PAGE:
DLA Piper believes Windows 8 could be the catalyst for its next mobility refresh

By Sooraj Shah
23 Jun 2014 View Comments
Microsoft Surface Pro 3 with Type Cover and stylus

The Windows 8 operating system could be the catalyst for law firm DLA Piper's next mobility refresh, according to the organisation's head of applications technology, Jason Plant.

Plant told delegates at Computing's Enterprise Mobility Summit in London, that the law firm has always tried to harness the latest technology to help its workforce to become more mobile.

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After issuing its staff with laptops with a VPN connection, the firm moved on to offer BlackBerrys, at a time when the Canadian manufacturer was fighting it out with Microsoft's ActiveSync application to offer the best mobile work experience.

"Then came the iPhone, which changed everything, and then the iPad, which changed things further, and as an IT department we lost control," Plant said, adding that the firm was becoming increasingly concerned that staff were using their personal devices to do work.

Decisions on devices

To address this issue, the firm brought in its own cloud desktop solution, built on Citrix, that staff could access from any Mac or PC.

Plant explained that the organisation had been looking at a desktop refresh programme four years ago as a way to cut costs.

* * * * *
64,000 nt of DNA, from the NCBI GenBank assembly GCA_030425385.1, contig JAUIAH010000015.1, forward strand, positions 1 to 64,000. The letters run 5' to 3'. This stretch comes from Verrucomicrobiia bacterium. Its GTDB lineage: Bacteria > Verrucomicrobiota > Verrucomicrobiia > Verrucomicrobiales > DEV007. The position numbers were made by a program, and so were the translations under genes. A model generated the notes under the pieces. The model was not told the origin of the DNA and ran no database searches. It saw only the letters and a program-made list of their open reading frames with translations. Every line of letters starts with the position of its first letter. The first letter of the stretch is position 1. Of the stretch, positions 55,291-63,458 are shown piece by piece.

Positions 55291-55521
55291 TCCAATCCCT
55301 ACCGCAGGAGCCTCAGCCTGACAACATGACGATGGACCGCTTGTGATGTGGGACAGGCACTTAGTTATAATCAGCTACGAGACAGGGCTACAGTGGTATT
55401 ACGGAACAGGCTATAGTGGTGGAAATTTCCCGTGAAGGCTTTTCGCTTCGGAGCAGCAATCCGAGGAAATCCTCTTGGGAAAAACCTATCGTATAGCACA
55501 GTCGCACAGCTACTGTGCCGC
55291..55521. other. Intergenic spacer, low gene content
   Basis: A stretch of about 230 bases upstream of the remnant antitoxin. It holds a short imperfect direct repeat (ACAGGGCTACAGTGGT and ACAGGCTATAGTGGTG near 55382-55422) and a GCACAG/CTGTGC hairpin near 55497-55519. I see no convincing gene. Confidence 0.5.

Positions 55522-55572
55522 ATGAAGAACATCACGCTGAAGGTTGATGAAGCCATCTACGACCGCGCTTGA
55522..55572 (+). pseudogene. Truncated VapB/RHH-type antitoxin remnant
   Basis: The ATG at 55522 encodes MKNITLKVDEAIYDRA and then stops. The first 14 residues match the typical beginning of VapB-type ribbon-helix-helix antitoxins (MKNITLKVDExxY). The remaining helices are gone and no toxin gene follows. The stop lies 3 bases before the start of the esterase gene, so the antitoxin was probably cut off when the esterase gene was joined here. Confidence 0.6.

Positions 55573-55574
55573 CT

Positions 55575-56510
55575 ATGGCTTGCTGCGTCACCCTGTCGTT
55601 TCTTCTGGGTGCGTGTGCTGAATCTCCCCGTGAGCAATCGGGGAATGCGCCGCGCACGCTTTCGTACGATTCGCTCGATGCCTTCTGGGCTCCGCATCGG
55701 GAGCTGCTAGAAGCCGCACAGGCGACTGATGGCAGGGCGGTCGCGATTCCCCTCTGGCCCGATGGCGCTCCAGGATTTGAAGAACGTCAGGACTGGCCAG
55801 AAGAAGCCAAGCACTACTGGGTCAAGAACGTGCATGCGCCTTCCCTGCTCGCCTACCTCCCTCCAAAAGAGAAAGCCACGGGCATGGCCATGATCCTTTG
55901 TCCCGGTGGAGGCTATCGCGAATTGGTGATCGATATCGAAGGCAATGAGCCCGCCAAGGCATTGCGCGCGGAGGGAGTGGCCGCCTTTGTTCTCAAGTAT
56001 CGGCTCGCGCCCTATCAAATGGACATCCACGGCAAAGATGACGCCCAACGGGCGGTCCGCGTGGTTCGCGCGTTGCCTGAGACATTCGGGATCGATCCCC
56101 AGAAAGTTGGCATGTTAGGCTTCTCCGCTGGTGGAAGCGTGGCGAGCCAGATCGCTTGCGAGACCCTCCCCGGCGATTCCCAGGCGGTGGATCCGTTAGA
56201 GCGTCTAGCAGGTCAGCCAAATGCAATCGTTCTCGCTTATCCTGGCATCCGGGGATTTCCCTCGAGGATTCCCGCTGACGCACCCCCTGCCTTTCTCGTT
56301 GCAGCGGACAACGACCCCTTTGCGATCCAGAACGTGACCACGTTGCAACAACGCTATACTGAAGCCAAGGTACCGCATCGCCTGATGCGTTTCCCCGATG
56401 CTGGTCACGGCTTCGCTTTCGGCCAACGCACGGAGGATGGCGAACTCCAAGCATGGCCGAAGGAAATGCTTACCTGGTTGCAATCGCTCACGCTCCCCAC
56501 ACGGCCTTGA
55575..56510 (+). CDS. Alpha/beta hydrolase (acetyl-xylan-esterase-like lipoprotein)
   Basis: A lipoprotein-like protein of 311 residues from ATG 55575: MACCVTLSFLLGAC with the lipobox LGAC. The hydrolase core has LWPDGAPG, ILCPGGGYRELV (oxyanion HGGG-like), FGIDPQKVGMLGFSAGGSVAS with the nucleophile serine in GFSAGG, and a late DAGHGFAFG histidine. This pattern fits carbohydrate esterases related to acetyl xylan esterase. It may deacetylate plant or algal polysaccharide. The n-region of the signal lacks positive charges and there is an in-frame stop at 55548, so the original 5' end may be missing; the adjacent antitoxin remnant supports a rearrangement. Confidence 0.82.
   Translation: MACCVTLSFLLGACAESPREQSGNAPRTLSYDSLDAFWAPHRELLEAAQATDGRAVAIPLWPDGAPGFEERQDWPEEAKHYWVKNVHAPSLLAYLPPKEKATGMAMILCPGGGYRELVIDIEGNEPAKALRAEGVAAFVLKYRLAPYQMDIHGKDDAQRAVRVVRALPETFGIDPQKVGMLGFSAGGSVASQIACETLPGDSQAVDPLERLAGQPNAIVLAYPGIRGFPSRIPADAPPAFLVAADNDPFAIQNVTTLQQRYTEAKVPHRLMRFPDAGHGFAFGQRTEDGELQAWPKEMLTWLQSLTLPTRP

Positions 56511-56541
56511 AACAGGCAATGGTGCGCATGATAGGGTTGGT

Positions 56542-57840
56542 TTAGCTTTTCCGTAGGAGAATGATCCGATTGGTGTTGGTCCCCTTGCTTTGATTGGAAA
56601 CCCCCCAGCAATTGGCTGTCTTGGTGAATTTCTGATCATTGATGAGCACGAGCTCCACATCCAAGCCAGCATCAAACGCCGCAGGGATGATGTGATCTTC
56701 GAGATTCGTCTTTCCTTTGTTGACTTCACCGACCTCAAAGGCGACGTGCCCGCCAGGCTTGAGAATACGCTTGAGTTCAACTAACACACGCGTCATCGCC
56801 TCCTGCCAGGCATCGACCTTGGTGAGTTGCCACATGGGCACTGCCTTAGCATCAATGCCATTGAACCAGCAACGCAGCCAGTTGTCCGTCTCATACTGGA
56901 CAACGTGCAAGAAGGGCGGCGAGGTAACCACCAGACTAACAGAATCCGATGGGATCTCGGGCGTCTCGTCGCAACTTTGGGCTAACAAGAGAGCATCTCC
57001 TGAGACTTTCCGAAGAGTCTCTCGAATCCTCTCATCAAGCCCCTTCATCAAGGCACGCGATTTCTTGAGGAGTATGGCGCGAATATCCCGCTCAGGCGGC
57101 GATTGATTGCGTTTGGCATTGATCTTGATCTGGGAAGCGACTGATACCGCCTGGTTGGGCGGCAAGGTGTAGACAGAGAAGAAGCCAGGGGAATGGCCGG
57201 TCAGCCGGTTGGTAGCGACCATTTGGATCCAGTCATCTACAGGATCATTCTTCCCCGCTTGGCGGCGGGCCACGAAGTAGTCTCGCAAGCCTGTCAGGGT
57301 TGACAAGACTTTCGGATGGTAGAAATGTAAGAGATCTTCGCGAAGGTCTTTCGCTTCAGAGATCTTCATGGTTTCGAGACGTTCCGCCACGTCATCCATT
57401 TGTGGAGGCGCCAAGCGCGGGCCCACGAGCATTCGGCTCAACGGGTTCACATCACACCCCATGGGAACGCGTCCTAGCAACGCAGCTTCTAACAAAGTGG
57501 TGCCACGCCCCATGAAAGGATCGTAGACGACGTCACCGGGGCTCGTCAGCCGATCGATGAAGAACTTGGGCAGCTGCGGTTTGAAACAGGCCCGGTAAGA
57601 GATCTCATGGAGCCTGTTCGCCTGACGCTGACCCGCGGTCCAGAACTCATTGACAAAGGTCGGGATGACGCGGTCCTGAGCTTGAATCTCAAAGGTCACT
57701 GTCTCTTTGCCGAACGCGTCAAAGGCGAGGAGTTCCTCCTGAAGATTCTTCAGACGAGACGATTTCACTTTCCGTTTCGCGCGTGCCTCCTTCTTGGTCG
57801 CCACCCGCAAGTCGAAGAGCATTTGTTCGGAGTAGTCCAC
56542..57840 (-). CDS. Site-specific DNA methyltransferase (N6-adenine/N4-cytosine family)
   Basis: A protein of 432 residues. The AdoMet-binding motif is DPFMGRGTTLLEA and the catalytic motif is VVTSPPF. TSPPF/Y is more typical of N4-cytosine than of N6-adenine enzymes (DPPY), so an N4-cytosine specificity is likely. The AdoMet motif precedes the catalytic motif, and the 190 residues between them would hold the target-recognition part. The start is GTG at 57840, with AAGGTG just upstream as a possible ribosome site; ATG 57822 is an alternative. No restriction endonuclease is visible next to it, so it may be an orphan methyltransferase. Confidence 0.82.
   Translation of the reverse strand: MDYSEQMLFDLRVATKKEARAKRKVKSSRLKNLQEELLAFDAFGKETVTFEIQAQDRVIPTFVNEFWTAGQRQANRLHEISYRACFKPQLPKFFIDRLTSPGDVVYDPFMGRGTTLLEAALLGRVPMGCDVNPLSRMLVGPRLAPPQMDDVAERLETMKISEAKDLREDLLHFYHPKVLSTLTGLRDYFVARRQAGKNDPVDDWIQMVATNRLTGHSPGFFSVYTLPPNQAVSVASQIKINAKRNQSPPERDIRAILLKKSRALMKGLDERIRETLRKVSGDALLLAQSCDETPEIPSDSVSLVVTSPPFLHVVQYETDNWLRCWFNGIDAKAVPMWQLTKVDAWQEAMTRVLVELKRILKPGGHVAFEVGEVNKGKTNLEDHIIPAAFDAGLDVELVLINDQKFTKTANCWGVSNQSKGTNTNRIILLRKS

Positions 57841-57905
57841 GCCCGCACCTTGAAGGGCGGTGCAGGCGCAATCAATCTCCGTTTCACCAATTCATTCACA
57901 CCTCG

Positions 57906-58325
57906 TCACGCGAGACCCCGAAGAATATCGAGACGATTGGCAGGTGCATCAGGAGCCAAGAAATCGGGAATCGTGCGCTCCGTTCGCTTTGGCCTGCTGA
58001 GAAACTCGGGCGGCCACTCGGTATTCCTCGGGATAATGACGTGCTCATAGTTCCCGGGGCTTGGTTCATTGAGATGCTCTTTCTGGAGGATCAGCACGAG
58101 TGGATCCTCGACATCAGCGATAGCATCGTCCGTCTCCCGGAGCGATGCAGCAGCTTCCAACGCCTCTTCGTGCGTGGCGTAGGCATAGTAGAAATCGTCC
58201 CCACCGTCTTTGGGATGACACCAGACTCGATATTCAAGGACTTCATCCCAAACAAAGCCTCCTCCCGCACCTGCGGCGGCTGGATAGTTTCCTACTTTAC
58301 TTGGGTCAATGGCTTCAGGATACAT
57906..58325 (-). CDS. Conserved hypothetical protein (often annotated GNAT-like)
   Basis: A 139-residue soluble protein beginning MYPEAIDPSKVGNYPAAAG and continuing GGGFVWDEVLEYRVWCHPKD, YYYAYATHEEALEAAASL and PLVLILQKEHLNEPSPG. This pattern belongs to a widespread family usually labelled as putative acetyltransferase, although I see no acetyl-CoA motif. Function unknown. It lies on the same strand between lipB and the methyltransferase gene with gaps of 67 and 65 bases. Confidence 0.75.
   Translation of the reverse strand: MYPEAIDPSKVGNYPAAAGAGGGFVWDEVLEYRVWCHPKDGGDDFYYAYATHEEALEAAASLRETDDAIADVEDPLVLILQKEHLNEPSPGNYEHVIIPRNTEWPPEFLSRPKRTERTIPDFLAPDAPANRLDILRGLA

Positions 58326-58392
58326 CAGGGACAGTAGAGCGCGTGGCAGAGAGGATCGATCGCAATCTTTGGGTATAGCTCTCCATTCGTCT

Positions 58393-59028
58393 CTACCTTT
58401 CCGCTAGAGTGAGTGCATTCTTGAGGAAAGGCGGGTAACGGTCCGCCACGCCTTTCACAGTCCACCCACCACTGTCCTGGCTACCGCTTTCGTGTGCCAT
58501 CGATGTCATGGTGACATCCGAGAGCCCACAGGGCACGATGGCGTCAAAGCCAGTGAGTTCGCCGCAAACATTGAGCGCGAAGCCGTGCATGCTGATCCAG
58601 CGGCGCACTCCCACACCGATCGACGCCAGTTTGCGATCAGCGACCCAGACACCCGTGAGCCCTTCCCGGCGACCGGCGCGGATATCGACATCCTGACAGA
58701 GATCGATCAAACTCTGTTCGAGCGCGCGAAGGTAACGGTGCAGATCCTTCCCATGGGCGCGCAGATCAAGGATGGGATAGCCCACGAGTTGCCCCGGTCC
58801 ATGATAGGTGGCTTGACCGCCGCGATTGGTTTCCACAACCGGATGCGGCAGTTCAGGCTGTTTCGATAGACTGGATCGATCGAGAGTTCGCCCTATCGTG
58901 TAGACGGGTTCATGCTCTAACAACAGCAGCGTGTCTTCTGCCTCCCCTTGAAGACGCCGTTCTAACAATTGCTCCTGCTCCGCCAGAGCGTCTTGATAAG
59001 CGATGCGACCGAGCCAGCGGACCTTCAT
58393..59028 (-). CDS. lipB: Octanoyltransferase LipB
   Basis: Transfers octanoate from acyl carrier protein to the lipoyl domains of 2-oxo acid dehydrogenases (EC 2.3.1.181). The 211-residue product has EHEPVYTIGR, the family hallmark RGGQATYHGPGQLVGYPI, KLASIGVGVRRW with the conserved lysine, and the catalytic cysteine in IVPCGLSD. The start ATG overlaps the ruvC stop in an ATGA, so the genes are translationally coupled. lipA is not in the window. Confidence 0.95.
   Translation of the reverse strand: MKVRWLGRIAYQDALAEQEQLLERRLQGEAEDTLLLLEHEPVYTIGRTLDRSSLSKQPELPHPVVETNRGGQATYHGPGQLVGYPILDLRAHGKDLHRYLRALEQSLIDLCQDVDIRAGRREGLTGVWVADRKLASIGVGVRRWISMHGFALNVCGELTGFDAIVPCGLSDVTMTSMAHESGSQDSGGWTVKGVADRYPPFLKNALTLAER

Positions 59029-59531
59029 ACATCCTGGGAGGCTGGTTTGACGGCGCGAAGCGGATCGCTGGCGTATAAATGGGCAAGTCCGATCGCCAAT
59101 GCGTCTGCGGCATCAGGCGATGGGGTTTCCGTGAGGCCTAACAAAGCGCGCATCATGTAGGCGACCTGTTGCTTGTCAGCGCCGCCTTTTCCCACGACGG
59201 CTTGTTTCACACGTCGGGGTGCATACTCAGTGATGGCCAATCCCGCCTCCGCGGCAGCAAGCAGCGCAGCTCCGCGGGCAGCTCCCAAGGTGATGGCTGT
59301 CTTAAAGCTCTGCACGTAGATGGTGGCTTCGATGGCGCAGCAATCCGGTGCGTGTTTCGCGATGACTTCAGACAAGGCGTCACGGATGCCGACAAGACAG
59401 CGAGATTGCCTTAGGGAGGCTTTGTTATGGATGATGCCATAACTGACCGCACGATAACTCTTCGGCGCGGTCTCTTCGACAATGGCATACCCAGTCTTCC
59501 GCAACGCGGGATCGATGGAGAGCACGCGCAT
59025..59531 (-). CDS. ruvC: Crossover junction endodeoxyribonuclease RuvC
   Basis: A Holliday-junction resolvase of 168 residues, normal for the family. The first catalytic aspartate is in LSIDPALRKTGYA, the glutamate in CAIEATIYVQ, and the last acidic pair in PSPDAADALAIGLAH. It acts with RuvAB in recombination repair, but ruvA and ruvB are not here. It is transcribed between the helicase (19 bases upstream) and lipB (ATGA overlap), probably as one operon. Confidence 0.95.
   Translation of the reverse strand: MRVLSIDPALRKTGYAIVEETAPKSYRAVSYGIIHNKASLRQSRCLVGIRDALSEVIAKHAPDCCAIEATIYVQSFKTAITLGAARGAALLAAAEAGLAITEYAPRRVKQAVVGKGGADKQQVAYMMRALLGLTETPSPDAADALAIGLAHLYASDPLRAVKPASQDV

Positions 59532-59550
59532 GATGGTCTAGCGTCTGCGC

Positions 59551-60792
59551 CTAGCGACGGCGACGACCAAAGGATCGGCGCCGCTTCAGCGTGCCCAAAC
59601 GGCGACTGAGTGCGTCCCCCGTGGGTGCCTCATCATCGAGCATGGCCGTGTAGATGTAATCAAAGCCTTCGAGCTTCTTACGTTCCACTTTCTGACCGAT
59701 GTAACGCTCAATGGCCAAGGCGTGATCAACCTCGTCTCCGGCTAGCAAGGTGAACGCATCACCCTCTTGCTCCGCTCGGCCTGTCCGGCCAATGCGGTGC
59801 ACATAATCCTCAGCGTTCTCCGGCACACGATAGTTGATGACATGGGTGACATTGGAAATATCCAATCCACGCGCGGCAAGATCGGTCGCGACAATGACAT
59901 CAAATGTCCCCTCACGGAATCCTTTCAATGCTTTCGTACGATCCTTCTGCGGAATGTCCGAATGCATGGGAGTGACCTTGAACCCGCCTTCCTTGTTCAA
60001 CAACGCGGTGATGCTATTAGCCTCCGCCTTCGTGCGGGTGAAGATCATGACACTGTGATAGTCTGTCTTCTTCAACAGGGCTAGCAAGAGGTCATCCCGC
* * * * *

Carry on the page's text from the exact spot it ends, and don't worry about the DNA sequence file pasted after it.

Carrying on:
"We were trying to limit the costs for people, so we were trying to get to the place where you have the desktop in the office and use the technology at home on your own devices – including being able to log-in at a client's workplace," he said.

DLA Piper was a BlackBerry shop, but it had concerns about the Canadian manufacturer going forward. According to Plant, the law firm was sceptical about whether the company "was still going to exist" in the future.

Its lawyers were also asking to be able to choose their own device, with many leaning towards Apple's iPhone, and so the company looked into a mobile device management (MDM) solution.

"We firstly looked at getting email secure and looked at Good Technology – it worked for a while but it didn't really work for corporate devices," he said.

As the firm wanted to move away from BlackBerry, the question remained which vendor's mobile devices to officially endorse.

"There were question marks with Android security over fragmentation, although Samsung Knox may help us with that," he stated.

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